Over 1,000 files of evidence gathered by Robert Mueller, special counsel, have been leaked online by Russian hackers using Twitter and a filesharing site as their platform. According to prosecutors, the leaked evidence was an attempt to discredit Mueller’s investigation into Moscow’s political interferences with the United States.
Promoting The Leak on Twitter
In October, a post appeared on the Twitter account of @HackingRedstone which read, “We’ve got access to the Special Counsel Mueller’s probe database as we hacked Russian server with info from the Russian troll case,” and “You can view all the files Mueller had about the IRA and Russian collusion. Enjoy the reading!” The post took users to a file sharing site where over 1,000 files of evidence had been uploaded. These files were identical to the files used by Mueller’s office, which were previously not made available to the public.
The Twitter account was eventually removed and the post was taken down, however, numerous users were able to view the evidence while it was live. Additionally, the files were also sent to a reporter via direct message on the same day.
Tracking The IP Address Back to Russia
The file-sharing site that was used to host the evidence managed to track down the IP address of the hackers and confirmed to the FBI that it was registered in Russia. However, during the FBI investigation, no evidence was found that proved the hackers had accessed the information on government servers. This pointed instead to a leak on the Russian side.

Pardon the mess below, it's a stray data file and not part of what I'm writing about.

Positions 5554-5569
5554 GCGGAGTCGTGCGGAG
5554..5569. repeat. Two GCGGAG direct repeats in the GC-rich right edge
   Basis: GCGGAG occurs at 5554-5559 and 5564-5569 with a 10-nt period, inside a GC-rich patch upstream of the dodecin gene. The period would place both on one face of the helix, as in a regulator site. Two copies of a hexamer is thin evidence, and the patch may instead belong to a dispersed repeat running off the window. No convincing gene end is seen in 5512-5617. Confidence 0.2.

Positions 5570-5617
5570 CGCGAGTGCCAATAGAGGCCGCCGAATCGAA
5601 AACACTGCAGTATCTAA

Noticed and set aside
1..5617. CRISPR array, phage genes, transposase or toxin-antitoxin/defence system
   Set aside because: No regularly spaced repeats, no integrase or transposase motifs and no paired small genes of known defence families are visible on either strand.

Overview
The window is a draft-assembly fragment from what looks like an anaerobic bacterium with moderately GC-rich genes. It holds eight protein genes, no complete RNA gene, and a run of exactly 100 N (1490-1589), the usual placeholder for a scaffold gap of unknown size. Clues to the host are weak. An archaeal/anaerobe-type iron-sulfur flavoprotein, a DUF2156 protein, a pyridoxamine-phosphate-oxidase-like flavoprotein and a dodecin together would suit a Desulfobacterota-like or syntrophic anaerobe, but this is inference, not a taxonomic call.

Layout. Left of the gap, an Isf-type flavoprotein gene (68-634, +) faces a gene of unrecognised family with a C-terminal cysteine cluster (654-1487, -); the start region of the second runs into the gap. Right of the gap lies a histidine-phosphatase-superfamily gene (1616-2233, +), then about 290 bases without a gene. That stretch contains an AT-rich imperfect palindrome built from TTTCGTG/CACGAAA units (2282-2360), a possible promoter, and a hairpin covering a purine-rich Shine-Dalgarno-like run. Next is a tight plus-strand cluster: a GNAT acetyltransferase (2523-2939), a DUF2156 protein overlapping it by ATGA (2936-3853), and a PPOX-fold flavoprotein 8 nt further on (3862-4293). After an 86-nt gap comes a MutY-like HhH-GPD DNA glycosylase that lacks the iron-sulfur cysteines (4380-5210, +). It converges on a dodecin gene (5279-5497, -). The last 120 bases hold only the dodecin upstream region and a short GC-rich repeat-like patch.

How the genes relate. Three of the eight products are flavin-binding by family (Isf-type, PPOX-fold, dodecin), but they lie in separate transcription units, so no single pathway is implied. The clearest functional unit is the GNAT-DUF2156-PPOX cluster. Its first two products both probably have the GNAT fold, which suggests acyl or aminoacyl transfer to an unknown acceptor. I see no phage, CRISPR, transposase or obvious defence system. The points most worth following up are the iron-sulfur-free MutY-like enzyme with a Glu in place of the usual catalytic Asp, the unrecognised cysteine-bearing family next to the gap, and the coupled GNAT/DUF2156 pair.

For Mueller’s prosecution of Concord Management and Consulting, a Russian based company, the leak was disclosed as part of a filing. It has been alleged that this company provided funding for Russia’s Internet Research Agency (IRA) in support of numerous hacking activities. Consequently, the filing stated that the counsel of Concord Management and Consulting should never have been given access to the evidence that Mueller and his team had gathered for the case.
“The person who created the webpage used their knowledge of the non-sensitive discovery to make it appear as though the irrelevant files contained on the webpage were the sum total evidence of “ÖIRA and Russian collusion’ gathered by law enforcement in this matter in an apparent effort to discredit the investigation.”, as stated in the filing.
Looking ahead, it is clear that Russian hackers remain a threat to the security of confidential information in the United States, as well as in other parts of the word. As occurrences like these continue to happen, we can only hope that those in charge continue to work on strengthening the security of the platforms used to store sensitive materials. As shown by the hackers’ direct use of these sites, officials need also pay attention to the security of our social media platforms, which can be used to spread leaked material at an alarming rate.